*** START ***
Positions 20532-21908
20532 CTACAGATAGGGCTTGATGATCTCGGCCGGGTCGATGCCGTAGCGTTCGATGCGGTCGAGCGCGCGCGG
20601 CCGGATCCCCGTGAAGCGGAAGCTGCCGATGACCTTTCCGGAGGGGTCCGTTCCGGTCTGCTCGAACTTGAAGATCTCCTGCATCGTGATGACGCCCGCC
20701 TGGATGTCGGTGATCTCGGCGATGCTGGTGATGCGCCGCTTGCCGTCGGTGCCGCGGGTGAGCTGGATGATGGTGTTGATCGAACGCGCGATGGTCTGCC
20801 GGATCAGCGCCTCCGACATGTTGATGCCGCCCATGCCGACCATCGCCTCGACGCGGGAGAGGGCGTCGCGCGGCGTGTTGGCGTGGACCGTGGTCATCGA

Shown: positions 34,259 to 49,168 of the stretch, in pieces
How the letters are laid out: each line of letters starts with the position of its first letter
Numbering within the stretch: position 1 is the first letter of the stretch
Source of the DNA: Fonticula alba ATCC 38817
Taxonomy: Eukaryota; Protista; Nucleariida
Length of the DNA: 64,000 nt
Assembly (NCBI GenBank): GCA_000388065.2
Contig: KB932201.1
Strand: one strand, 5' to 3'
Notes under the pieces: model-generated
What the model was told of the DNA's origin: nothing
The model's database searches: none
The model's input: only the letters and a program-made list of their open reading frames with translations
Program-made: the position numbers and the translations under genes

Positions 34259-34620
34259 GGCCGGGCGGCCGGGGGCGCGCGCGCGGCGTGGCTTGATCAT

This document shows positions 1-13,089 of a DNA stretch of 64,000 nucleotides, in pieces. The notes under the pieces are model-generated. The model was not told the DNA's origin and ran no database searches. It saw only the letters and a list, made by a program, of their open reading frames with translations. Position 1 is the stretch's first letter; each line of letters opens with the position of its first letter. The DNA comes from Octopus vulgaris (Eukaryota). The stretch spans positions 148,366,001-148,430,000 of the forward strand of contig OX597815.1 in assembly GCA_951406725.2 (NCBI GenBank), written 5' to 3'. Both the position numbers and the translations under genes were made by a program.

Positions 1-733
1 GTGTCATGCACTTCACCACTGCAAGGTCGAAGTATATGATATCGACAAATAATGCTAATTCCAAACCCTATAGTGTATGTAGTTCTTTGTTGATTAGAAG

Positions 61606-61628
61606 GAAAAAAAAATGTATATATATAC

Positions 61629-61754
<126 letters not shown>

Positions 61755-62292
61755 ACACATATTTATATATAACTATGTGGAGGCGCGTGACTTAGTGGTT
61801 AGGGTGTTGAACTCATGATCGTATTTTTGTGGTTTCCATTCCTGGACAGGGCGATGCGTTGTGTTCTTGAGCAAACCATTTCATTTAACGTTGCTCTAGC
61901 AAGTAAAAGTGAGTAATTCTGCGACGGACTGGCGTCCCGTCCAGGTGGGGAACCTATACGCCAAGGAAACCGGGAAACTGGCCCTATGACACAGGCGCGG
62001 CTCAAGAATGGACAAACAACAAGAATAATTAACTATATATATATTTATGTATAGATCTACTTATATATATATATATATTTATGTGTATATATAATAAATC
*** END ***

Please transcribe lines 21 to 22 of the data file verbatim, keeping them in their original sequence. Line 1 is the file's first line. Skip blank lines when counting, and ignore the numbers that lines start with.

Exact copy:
34259 GGCCGGGCGGCCGGGGGCGCGCGCGCGGCGTGGCTTGATCAT

This document shows positions 1-13,089 of a DNA stretch of 64,000 nucleotides, in pieces. The notes under the pieces are model-generated. The model was not told the DNA's origin and ran no database searches. It saw only the letters and a list, made by a program, of their open reading frames with translations. Position 1 is the stretch's first letter; each line of letters opens with the position of its first letter. The DNA comes from Octopus vulgaris (Eukaryota). The stretch spans positions 148,366,001-148,430,000 of the forward strand of contig OX597815.1 in assembly GCA_951406725.2 (NCBI GenBank), written 5' to 3'. Both the position numbers and the translations under genes were made by a program.